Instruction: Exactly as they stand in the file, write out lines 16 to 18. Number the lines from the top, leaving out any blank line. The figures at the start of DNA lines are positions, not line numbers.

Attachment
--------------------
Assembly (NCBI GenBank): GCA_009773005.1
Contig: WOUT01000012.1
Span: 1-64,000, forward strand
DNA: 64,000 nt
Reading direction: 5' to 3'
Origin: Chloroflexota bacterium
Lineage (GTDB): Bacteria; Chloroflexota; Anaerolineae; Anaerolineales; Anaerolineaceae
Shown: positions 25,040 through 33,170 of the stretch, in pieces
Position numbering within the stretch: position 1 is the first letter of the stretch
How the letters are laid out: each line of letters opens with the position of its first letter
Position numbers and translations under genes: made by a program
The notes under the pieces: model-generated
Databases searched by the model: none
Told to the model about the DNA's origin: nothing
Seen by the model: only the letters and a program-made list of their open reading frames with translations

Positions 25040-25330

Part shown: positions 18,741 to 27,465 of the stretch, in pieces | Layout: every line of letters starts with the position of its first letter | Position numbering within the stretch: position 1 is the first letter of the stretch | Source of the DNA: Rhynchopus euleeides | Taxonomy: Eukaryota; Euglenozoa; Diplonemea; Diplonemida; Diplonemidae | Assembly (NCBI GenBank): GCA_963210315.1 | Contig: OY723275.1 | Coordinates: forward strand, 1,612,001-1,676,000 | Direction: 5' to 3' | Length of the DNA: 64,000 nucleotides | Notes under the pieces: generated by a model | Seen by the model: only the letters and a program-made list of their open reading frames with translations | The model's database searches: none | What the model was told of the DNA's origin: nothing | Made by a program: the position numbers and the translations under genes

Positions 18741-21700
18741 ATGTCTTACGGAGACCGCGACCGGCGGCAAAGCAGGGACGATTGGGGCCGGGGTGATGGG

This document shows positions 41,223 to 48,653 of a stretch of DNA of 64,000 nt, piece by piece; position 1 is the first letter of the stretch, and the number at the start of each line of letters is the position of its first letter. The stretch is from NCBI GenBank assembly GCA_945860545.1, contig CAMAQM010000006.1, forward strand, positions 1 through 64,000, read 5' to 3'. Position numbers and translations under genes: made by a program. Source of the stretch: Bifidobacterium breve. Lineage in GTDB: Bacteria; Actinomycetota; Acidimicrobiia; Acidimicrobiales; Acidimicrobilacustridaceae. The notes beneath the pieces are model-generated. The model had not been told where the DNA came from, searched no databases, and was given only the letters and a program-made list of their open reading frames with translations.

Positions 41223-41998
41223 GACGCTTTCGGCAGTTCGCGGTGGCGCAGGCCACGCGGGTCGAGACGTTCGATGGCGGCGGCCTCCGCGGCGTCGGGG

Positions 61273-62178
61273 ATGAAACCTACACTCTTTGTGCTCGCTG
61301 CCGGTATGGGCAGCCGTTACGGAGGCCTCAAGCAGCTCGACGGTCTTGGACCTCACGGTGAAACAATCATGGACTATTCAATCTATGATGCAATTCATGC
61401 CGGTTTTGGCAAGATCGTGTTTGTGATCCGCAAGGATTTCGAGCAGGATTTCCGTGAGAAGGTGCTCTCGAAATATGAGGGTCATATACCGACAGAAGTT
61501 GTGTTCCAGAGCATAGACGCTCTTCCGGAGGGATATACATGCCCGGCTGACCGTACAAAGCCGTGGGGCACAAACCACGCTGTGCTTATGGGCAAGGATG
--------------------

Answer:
Positions 25040-25330

Part shown: positions 18,741 to 27,465 of the stretch, in pieces | Layout: every line of letters starts with the position of its first letter | Position numbering within the stretch: position 1 is the first letter of the stretch | Source of the DNA: Rhynchopus euleeides | Taxonomy: Eukaryota; Euglenozoa; Diplonemea; Diplonemida; Diplonemidae | Assembly (NCBI GenBank): GCA_963210315.1 | Contig: OY723275.1 | Coordinates: forward strand, 1,612,001-1,676,000 | Direction: 5' to 3' | Length of the DNA: 64,000 nucleotides | Notes under the pieces: generated by a model | Seen by the model: only the letters and a program-made list of their open reading frames with translations | The model's database searches: none | What the model was told of the DNA's origin: nothing | Made by a program: the position numbers and the translations under genes

Positions 18741-21700